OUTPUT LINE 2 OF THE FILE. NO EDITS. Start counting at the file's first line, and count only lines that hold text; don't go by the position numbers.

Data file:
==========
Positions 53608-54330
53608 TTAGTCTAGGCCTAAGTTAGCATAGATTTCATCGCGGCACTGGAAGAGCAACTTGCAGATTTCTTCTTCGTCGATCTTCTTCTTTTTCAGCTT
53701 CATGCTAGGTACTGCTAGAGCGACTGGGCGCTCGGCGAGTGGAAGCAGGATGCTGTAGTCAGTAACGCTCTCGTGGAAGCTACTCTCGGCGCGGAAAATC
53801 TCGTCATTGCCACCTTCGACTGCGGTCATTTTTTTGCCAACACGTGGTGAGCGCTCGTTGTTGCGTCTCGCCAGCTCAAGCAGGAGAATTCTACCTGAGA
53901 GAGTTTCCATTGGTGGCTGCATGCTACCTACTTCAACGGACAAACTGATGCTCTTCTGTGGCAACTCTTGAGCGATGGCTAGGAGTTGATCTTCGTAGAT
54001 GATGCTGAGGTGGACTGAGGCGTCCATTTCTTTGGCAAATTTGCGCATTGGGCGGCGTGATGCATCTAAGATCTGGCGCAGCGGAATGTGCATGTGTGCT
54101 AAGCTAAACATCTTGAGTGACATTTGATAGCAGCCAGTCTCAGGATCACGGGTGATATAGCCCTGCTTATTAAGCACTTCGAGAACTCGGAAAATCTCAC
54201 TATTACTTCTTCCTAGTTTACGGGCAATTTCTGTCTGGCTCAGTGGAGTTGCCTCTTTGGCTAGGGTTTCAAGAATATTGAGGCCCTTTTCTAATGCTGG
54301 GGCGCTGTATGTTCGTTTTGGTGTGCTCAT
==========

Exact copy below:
53608 TTAGTCTAGGCCTAAGTTAGCATAGATTTCATCGCGGCACTGGAAGAGCAACTTGCAGATTTCTTCTTCGTCGATCTTCTTCTTTTTCAGCTT